The calm sunny weather of yesterday was replaced with misty and damp conditions Saturday morning. As I drove south the mist turned into fog, along with some spots of rain. It was still misty when I arrived at the Haven, but the wind was very strong. I scanned out into the Solent, unable to see across to the Island, but all I could find were a few Turnstone flying past. Both Gannet and Common Scoter were reported.
Unfortunately we found a dead and flattened Water Vole on the road, why it was there was a mystery with one or two theories. May be caught by a raptor or gull, and dropped and then run over, or maybe fancied some time on the beach and didn't look both ways to cross the road. Sad either way.
Ian and I walked around to the west side and down to the Spurgin Hide, in search of a Jack Snipe reported the previous day. As was to be expected there was no sign of it, but there were a few Common Snipe. The water though was full of Black-headed Gulls and their calls were constant all the time.
The gulls were everywhere, and in pairs although there would be little "issues" breaking out in threes. They would call by pointing their heads down, and then lay low in the water with the bill held as if just on the water. They were also aggressive to anything that got in their way, Teal Lapwing and even the few Mediterranean Gulls.
Lapwing were also in pairs, but would wander about, coming into the shallow water from the islands.
Teal were mostly all sleeping, unconcerned about the raucous noise and antics of the gulls, one though was preening just out of the water and in doing so showed off a part of the male Teal not seen that often, the orange marked breast and belly.
It was fascinating to watch the gulls and their behaviour. Once in pairs, what I assume was the female which would look slighter, would beg the other birrd by tapping at the bill. Eventually it would regurgitate food which the begging bird would quickly gobble up.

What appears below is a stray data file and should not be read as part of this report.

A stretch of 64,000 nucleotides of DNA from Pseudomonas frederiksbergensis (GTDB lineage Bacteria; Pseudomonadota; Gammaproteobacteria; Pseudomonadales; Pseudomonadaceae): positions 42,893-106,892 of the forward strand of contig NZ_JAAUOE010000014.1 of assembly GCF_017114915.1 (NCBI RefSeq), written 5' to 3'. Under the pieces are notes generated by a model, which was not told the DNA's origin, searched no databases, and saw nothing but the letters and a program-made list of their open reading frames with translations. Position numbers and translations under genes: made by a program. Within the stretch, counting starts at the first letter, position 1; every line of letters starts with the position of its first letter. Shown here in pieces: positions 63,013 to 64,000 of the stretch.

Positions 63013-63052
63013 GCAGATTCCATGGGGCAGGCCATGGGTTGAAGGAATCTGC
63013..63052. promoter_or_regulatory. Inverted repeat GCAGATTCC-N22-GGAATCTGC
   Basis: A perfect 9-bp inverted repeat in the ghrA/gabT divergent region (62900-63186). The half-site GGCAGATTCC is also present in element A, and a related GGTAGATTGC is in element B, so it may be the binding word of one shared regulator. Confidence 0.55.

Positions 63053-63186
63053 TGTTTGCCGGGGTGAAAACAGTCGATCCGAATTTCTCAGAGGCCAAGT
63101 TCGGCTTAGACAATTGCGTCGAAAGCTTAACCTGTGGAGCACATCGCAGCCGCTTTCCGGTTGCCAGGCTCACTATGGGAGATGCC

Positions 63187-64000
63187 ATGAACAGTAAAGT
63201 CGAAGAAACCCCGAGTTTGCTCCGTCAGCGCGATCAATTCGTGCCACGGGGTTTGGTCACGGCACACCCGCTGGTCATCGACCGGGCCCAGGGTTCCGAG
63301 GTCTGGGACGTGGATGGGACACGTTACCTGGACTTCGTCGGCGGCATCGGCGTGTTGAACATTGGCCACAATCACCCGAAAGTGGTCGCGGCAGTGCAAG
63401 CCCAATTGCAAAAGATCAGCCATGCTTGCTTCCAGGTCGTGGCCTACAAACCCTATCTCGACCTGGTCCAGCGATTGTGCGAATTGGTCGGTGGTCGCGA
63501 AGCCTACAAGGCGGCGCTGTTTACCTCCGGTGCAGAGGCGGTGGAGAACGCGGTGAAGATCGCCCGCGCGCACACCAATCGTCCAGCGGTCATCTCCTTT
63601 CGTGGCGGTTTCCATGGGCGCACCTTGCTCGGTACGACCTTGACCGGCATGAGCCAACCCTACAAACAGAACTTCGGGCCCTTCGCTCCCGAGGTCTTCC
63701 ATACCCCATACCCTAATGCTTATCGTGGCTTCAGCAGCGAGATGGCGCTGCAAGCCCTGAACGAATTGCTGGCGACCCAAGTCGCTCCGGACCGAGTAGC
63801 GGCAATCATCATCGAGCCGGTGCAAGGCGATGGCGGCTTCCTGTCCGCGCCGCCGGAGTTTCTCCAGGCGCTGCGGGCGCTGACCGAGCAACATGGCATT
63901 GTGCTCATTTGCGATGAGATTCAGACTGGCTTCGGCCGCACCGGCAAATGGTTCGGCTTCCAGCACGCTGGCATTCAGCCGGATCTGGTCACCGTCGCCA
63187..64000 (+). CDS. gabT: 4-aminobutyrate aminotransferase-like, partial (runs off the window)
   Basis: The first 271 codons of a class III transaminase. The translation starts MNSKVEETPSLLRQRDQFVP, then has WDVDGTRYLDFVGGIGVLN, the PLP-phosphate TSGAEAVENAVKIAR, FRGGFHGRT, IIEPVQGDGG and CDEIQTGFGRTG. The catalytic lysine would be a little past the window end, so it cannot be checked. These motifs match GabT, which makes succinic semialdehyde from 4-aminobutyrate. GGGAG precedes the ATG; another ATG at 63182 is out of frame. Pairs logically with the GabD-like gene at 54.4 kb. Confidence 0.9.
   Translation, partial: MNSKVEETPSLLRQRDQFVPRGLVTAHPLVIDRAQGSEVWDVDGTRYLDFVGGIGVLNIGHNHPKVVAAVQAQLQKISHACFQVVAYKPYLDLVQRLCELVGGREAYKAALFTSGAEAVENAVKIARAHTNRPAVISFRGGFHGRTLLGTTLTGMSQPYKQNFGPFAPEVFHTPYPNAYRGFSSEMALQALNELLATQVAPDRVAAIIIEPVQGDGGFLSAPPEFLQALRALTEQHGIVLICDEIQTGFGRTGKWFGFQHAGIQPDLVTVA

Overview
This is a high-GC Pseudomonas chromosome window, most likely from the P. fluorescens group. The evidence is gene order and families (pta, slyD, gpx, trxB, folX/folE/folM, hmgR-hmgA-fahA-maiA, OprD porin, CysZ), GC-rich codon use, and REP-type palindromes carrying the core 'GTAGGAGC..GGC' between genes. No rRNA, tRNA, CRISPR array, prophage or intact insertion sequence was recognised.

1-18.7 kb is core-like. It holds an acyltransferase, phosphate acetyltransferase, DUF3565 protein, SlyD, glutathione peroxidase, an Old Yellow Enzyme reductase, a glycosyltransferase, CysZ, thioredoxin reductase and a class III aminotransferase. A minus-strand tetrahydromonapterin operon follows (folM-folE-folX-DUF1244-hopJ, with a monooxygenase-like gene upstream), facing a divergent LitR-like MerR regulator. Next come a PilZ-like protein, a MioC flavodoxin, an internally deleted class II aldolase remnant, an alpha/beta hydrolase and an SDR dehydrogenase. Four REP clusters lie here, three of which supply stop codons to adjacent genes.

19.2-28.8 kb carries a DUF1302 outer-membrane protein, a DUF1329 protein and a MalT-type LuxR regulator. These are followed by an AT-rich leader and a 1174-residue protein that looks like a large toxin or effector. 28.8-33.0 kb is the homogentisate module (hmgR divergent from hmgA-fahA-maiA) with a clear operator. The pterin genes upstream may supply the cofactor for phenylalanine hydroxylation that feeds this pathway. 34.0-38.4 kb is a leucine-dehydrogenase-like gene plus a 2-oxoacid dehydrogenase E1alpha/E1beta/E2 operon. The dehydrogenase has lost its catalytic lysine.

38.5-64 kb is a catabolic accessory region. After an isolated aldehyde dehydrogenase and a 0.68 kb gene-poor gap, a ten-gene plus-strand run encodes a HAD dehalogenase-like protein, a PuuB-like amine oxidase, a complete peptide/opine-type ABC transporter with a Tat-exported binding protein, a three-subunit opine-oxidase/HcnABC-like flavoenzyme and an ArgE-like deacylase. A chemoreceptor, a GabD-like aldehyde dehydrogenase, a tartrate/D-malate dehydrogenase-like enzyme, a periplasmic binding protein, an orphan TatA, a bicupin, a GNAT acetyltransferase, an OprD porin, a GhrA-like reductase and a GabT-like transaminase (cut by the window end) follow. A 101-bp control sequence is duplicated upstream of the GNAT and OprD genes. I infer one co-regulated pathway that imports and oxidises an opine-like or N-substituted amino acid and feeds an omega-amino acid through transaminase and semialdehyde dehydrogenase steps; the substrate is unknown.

At one stage, for no reason a Black-headed Gull just flew at a Lapwing.
I can only assume it was something to do with raging hormones!
Black-tailed Godwits were about in good numbers, over 100 counted earlier. They are all in various stages of summer plumage, and are beginning to look splendid, this bird was feeding in the grass and the scene looked just like one we had seen last year in Iceland where they breed.
In contrast to the Black-headed Gulls the Mediterranean Gulls appear much calmer, no calling no fighting, happy to sit on the islands. Far fewer than the Black-headed though we counted probably around a dozen birds. Every so often they would fly off, the white wings standing out against the distant reeds.
We made our way around to the Meon Shore Hide, and while here it started to rain, along with the wind picking up. The Black-headed Gulls didn't seem to care. These three were engaged in some "banter". We had noticed that some of the gulls breast feathers had a rosy tinge to them, and these birds seemed to be more dominant than the others. Loud calls, wings held slightly open, and a bobbing action would start proceedings.
The calls would then continue, but the birds would drop lower, almost laying on the water.
Then they would go their own way, off to find the partner they had left watching.
At this time of year there is the chance of other waders, but other than the Godwits, and 25 Avocet there was nothing else about. The Snipe were more than likely their but hiding, and the Oystercatchers were on the beach.
The Avocets kept very distant, but the Godwits were prepared to run the gauntlet of the gulls. They fed in the deeper water thrusting their heads deep into the water and mud, sometimes coming up with a black, muddy head.
One was close to the hide, and gave the opportunity to see the full detail in the feathers as they develop the brick red plumage.
There was a break in the weather and we headed on, stopping at the cars for lunch, the rain though returned and along with it the wind too. We walked around to the east side, and watched from the Knights Bank Hide, the highlight here was a distant flock of about 40 Wigeon, two Great Black-backed Gulls a Stock Dove. In the bushes there were a few Chiffchaffs singing, and every so often a Cetti's Warbler would burst into song.
The weather though for once had beaten us, and the birds were staying in shelter. We decided that was it, and headed for a pint before setting off home. Surely there has to be some movement and birds soon.